Delta Gamma member volunteers in Senegal, will deliver speech on humanitarianism
Published: Monday, September 23, 2013
Updated: Monday, September 23, 2013 22:09
While many students were at the beach enjoying summer vacation, senior Delta Gamma member Megan O’Brien took part in a weeklong school-building program in Senegal.
O’Brien will be leading a talk about her experience, the cause behind the Circle of Sisterhood foundation and how the university community can participate or get involved today at 6:30 p.m in Mitchell Hall.
Adam Cantley, assistant director of Fraternity and Sorority Life at the university, says every fraternity and sorority chapter has philanthropy or community service required. O’Brien says she was chosen after the university’s Panhellenic community, made up of 10 chapter sororities, raised a significant amount of money last year for their philanthropy organization, the Circle of Sisterhood Foundation.
“The university’s Panhellenic community gave over $7,000 to the Circle of Sisterhood by raising money from Airband, selling T-shirts and other fundraising events,” Cantley says.
Ginny Carroll, the founder and curator of the board of trustees for the Circle of Sisterhood, says the foundation is a U.S. charity founded by sorority women to support institutes around the world.
“We are not only made up of sorority women,” Carroll says. “We have fraternity men and about 100 volunteers that are educated women. Only 7 percent of the world has college degrees. We are a community of educated women helping people who do not have that privilege.”
Circle of Sisterhood’s mission is to “leverage the collective wisdom and influence of sorority women to support entities around the world that remove educational barriers for girls and women, uplifting them from poverty and oppression,” according to the organization’s website.
O’Brien says she and 14 other sorority women from across the nation spent eight days in July breaking ground for a new school located in a small village in Senegal. O’Brien says she stayed with a host family in a compound composed of only a few huts.
The week-long trip felt a lot longer than it actually was because it was completely technology free, O’Brien says. The compound had no electric, clean or running water and only a single stall that acted as a restroom, she says.
Senegal is the westernmost country on the African continent with a population of approximately 13.3 million. According to the CIA World Factbook, 54 percent of the population of Senegal lives below the poverty line and 49.7 percent are literate. Twenty-eight percent live without clean water, and 48 percent do not have access to sanitary facilities.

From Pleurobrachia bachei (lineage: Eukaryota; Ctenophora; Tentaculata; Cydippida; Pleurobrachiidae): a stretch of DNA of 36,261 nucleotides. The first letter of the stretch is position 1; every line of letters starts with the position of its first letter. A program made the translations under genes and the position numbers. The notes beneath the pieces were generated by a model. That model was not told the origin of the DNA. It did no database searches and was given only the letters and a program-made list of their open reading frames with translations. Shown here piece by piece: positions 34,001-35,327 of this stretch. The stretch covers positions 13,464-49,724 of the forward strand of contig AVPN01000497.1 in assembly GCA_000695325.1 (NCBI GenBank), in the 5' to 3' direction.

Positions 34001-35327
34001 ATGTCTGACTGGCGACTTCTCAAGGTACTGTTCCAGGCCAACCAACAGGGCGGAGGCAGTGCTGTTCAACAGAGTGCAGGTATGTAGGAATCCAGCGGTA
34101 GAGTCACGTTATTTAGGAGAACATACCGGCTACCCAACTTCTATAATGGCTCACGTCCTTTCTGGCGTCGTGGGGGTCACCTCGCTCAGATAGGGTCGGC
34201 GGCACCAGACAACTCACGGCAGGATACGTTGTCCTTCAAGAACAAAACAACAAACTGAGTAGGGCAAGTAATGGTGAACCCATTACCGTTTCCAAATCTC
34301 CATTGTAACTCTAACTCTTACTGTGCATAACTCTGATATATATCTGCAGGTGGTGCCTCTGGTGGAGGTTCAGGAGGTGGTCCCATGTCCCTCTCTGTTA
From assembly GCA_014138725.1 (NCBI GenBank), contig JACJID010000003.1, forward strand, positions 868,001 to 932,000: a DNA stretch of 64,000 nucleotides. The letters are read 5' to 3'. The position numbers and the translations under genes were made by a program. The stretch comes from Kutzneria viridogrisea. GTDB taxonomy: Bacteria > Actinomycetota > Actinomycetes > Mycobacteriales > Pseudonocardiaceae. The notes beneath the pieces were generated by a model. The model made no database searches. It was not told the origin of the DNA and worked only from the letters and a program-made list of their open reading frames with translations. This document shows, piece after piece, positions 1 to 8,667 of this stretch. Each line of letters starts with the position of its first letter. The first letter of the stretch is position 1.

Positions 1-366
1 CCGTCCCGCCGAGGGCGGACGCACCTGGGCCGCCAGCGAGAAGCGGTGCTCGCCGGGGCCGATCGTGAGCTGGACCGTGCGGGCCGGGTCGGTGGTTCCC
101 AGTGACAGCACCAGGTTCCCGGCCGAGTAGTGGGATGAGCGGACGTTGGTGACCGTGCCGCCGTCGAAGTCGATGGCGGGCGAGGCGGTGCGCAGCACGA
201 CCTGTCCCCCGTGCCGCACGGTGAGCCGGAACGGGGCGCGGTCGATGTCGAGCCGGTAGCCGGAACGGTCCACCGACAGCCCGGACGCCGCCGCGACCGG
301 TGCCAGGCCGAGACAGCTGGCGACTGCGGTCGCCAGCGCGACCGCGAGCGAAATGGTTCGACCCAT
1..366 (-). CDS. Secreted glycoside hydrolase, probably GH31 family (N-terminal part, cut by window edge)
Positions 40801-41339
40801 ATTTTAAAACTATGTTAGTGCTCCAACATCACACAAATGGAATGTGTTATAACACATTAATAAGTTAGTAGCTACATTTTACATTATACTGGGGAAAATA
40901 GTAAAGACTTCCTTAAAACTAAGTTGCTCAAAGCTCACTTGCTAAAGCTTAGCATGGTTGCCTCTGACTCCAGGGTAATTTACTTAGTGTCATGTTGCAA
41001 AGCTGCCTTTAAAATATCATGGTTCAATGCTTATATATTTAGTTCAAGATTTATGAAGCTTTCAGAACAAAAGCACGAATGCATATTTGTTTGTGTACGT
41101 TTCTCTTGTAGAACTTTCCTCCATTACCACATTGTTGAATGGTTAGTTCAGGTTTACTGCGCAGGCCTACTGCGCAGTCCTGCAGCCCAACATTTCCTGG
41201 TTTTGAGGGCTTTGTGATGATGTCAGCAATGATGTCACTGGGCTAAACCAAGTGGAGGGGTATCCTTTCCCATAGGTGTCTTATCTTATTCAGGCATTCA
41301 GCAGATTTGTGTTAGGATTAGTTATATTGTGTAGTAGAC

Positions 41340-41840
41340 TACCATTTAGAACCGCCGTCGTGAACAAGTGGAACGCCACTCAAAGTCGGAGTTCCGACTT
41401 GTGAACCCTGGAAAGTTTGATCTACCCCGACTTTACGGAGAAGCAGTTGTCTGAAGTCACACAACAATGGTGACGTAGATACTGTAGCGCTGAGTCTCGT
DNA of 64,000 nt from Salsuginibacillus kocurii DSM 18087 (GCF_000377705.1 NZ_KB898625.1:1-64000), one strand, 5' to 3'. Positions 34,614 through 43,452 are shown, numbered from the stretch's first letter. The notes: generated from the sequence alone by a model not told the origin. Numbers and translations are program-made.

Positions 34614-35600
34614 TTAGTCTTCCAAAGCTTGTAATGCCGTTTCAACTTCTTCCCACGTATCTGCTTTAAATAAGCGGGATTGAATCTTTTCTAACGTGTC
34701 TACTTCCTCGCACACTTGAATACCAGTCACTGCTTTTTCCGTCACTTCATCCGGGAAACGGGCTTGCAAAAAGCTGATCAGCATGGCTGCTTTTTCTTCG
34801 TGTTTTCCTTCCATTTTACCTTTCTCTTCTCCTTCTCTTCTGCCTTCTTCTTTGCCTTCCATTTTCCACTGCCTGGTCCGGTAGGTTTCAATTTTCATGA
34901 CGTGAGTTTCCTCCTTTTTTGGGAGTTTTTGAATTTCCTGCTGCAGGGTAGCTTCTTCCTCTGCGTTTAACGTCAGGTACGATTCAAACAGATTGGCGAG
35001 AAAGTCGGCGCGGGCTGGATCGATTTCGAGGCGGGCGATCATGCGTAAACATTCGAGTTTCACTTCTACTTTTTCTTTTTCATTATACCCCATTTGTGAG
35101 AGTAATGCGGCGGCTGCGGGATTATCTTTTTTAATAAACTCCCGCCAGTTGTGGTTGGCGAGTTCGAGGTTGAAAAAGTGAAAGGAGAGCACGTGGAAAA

O’Brien says all the work building the new school was done by hand, and no machinery was involved. Bricks were crafted by hand from cement and water, and pickaxes and shovels were used to dig. Kids from the compound formed an assembly line to assist with the building, she says.
“The old school was four posts with a straw roof and was not an adequate learning environment,” O’Brien says. “The new school is now a sturdy building with a roof, two classrooms and blackboards. The new learning environment should allow for more opportunities for the children of Senegal.”
Carroll says one of the Circle of Sisterhood’s partnering organizations, buildOn, determined that West Africa, specifically Senegal, was in the most need for a new school.
“We partner with and support a lot of organizations,” Carroll says. “This is the first time we’ve embarked on a school building program like this, but due to the success it had, we probably won’t hesitate to do it again in the future.”
According to buildOn’s website, the international nonprofit organization’s mission is to “break the cycle of poverty, illiteracy and low expectations through service and education.” This is accomplished by running after school programs in high schools across the nation and by building schools in developing countries.
Cantley says there are ways others can get involved in Greek life events around campus.
“There are certain events that are exclusive to only fraternity and sorority members, but we do hold open events, frequently on The Green, that are open to anybody willing to participate,” Cantley says.